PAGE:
Biology (BIO)

College of the Sciences and Mathematics

How to Read Course Descriptions

BIO 510. Graduate Seminar in Biology. 3 Credits.

This course provides students with an overview and development of skills needed by professional biologists to communicate with scientific and non-scientific audiences. Skills include effectively accessing and using scientific information, preparing and presenting poster or slide presentations, understanding the publication process, and writing research papers or proposals in a scientific context.
Typically offered in Fall.

BIO 511. Experimental Design and Analysis. 3 Credits.

An introduction to the design and analysis of biological research. An independently conducted research project is a required part of the course. Lab BIL 511.
Typically offered in Spring.

BIO 513. Research Techniques in Bio Sci I. 3 Credits.

Techniques course covering current techniques in ecology, evolution or organismal biology.
Typically offered in Fall.
Repeatable for Credit.

BIO 514. Research Techniques in Bio Sci II. 3 Credits.

Introduces students to current laboratory research skills and methods/techniques in the fields of microbiology, immunology and molecular genetics research.
Typically offered in Spring.
Repeatable for Credit.

BIO 515. Research Techniques in Bio Sci III. 3 Credits.

Introduces students to current laboratory research skills and methods/techniques in the fields of physiology, developmental and cell biology.
Typically offered in Fall.
Repeatable for Credit.

BIO 520. Topics and Research Methods in Cellular, Microbial, and Molecular Biology. 3 Credits.

This course exposes students to key content and current topics in the fields of cellular, microbial, and molecular biology, as well as an introduction to current research methods and techniques in these fields so that students can demonstrate competency in understanding the content and using the techniques to gain a wholistic preparation for the field of biological science. Specific content and methods covered depends on the faculty member teaching the course.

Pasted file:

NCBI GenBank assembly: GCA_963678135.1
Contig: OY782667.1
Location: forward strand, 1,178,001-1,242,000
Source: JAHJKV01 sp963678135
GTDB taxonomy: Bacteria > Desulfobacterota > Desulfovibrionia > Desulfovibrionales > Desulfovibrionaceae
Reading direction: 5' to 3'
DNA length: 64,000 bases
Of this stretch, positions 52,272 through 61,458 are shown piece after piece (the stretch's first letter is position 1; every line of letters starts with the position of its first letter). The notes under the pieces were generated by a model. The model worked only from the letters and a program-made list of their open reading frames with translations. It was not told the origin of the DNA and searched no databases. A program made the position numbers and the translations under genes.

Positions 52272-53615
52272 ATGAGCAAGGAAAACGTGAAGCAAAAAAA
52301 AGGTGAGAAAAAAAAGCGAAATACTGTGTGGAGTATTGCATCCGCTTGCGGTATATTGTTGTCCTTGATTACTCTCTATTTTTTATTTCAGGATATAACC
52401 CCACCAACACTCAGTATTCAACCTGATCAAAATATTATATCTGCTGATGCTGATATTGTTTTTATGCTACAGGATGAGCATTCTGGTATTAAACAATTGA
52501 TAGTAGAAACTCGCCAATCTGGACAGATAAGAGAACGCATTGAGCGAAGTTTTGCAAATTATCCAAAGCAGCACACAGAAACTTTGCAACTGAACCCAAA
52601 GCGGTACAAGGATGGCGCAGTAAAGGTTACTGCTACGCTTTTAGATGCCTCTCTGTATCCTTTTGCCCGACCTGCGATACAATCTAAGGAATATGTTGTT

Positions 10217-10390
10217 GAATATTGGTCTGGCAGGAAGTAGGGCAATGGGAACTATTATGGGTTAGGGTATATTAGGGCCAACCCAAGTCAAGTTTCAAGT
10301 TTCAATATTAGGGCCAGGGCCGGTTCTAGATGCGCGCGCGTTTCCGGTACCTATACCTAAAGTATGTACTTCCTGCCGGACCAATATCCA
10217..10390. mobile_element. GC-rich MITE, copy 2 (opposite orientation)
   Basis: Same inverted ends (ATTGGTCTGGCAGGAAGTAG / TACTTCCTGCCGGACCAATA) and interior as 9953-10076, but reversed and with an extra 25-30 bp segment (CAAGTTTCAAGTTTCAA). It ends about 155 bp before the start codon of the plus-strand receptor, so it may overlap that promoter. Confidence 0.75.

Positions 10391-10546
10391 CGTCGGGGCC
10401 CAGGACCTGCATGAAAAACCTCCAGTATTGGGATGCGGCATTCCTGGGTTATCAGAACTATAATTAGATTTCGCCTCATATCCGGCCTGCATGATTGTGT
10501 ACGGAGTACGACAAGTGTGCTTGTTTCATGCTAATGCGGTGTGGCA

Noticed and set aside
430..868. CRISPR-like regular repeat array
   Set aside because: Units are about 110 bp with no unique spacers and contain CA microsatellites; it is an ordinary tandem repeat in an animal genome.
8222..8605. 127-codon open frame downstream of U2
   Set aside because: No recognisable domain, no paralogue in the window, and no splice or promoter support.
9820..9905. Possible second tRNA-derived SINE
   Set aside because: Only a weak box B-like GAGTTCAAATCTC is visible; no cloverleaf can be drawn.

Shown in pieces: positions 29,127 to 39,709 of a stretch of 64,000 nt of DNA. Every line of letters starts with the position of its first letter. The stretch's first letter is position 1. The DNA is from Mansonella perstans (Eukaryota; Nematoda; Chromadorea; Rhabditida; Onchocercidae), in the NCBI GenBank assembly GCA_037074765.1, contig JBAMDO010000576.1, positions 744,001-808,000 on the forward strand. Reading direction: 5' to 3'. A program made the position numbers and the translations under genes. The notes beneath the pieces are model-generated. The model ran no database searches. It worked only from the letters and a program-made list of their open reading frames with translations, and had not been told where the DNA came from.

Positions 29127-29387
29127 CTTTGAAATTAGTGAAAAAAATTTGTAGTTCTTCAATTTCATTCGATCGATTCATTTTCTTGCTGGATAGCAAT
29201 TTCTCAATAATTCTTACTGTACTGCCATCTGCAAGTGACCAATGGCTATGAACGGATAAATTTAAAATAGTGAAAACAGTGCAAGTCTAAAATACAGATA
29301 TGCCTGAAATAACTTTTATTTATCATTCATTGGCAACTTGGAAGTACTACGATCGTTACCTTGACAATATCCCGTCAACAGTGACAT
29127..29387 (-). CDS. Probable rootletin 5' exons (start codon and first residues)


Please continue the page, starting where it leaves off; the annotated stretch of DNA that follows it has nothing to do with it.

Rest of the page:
Typically offered in Fall.

BIO 521. Topics and Research Methods in Ecology, Evolution, and Organismal Biology. 3 Credits.

This course exposes students to key content and current topics in the fields of ecology, evolution, and organismal biology, as well as providing an introduction to current research methods and techniques in these fields so that students can demonstrate competency in understanding the content and using the techniques to gain a wholistic preparation for the field of biological science. Specific content and methods covered depends on the faculty member teaching the course.
Typically offered in Spring.

BIO 531. Molecular Genetics. 3 Credits.

This course exposes graduate students interested in gene manipulation to up-to-date information in procaryotic and eukaryotic genetics.
Typically offered in Fall.

BIO 535. Course Topics in Biology I. 3 Credits.

Lecture/seminar course on the latest topics in ecology, evolution, or organismal biology. Specific content varies depending on faculty involved. Offered in rotation with BIO 536 and 537. May be repeated for credit if a different topic is presented.
Repeatable for Credit.

BIO 536. Course Topics in Biology II. 3 Credits.

Lecture/seminar course on the latest topics in microbiology, immunology, or molecular genetics. Specific content varies depending on faculty involved. Offered in rotation with BIO 535 and 537. May be repeated for credit if a different topic is presented.
Repeatable for Credit.

BIO 537. Course Topics in Biology III. 3 Credits.

Lecture/seminar course on the latest topics in cell biology, physiology, or development. Specific content varies depending on faculty involved. Offered in rotation with BIO 535 and 536. May be repeated for credit if a different topic is presented.
Distance education offering may be available.
Repeatable for Credit.

BIO 564. Microbial Physiology. 3 Credits.

LEC (2), LAB (4)
Physiology and biochemical variations are studied in the prokaryotes and lower eukaryotes. Lab BIL 564.
Typically offered in Spring.

BIO 565. Immunology. 4 Credits.

LEC (3), LAB (3)
Immunoglobin structure and function, nature of antigens, cell-mediated immunity, hypersensitivity, regulation of immunity, and immunological diseases. Laboratory experience in immunological techniques. Lab BIL 565.
Typically offered in Fall.

BIO 566. Plant Physiology and Biochemistry. 3 Credits.

LEC (2), LAB (3)
Plant-cell physiology, including respiration, photosynthesis, enzyme catalysis, auxins, and membrane phenomena. Lab BIL 566.
Typically offered in Spring.

BIO 567. Endocrinology. 3 Credits.

An integrative look at the physiology of the mammalian endocrine system in the regulation and maintenance of homeostasis. The pathology associated with hormone imbalance will be included.